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Why the cloud is no celebrity diet

If you treat the cloud as a mere hardware weight-loss plan, you'll soon find your datacentre piling back on the pounds, says Lori MacVittie

Cloud computing is not some voguish weight-loss programme. To get the most from it requires a transformation of the whole datacentre, not just individual applications, says Lori MacVittie.

Consolidation and more efficient use of resources are behind many moves to the cloud. But for long-term success and control over costs, we need to view the move to cloud computing as a change of lifestyle and not just a fad diet.

Anyone who has tried to lose weight knows that the easy part is losing it. It's keeping it off that's really hard. That's because what is really required is a lifestyle change — it isn't just a change of diet. It's the ongoing vigilance in adhering to that diet that assures long-term success.

Trim the fat of excess resources and leave the datacentre a lean, green application-delivery machine.

Similarly, if you view cloud computing and virtualisation as merely a temporary datacentre weight-loss programme to allow you to fit into that new budget, you're ignoring the chance to transform the datacentre and its health for a lifetime.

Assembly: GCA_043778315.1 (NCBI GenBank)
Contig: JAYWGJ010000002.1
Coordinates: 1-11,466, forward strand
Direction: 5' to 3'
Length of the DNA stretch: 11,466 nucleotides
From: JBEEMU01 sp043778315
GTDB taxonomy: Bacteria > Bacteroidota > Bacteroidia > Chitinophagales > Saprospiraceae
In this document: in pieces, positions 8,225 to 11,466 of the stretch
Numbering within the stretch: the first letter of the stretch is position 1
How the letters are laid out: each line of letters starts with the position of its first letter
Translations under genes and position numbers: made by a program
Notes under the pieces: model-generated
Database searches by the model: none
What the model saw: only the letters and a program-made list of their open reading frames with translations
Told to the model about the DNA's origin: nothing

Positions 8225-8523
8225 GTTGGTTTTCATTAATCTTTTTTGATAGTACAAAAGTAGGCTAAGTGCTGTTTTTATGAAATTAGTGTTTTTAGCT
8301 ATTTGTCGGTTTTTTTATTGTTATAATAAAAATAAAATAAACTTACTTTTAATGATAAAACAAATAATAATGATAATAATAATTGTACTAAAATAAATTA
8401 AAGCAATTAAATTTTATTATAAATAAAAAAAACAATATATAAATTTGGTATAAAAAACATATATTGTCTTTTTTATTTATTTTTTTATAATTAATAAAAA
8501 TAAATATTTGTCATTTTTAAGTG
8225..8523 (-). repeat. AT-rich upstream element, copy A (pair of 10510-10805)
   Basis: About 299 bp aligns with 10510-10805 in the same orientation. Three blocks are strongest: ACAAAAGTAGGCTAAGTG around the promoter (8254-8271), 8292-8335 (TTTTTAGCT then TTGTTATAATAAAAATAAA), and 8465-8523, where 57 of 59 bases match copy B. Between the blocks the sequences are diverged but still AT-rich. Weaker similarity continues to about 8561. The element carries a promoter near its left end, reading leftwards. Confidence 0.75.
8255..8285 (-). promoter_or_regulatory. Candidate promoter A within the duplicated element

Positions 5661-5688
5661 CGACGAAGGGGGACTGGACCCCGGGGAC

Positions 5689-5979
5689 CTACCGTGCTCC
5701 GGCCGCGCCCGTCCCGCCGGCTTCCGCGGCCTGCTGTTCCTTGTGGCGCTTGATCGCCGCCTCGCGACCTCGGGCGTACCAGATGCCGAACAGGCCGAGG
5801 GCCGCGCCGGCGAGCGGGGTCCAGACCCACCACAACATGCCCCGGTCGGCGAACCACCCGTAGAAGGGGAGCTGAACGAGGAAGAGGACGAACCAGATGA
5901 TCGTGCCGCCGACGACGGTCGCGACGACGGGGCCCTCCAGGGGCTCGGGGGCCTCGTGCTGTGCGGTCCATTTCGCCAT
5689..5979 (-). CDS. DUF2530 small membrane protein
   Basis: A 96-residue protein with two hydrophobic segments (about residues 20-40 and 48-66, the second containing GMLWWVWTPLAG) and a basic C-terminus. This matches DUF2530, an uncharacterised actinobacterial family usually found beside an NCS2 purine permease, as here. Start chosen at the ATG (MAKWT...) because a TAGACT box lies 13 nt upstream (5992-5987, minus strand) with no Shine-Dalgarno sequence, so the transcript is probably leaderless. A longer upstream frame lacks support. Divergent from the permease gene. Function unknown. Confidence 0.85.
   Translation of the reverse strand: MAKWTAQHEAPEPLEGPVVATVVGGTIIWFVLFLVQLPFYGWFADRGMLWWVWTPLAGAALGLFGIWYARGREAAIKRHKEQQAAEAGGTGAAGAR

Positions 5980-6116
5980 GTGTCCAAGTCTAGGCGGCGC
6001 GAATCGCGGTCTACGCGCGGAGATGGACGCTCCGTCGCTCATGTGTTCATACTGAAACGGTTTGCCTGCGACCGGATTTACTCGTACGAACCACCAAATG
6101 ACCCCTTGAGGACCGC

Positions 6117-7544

Exploiting the cloud — private or public — requires incorporation of the model into datacentre architectures and processes. It's got to be a change in the way resources are viewed, used and ultimately managed. It is not just a quick-fix for a budget problem that exists today.

The datacentre diet

One of the goals of exploiting virtualisation and ultimately cloud computing is the efficient use of resources, particularly compute resources. In traditional datacentre architectures we are accustomed to server utilisation that is far below capacity — often less than 50 percent for any given application.

There's a lot of fat to be trimmed from the datacentre, and virtualisation combined with cloud computing enables organisations to reduce the number of physical servers while maintaining availability of applications simply by better provisioning and managing the remaining resources.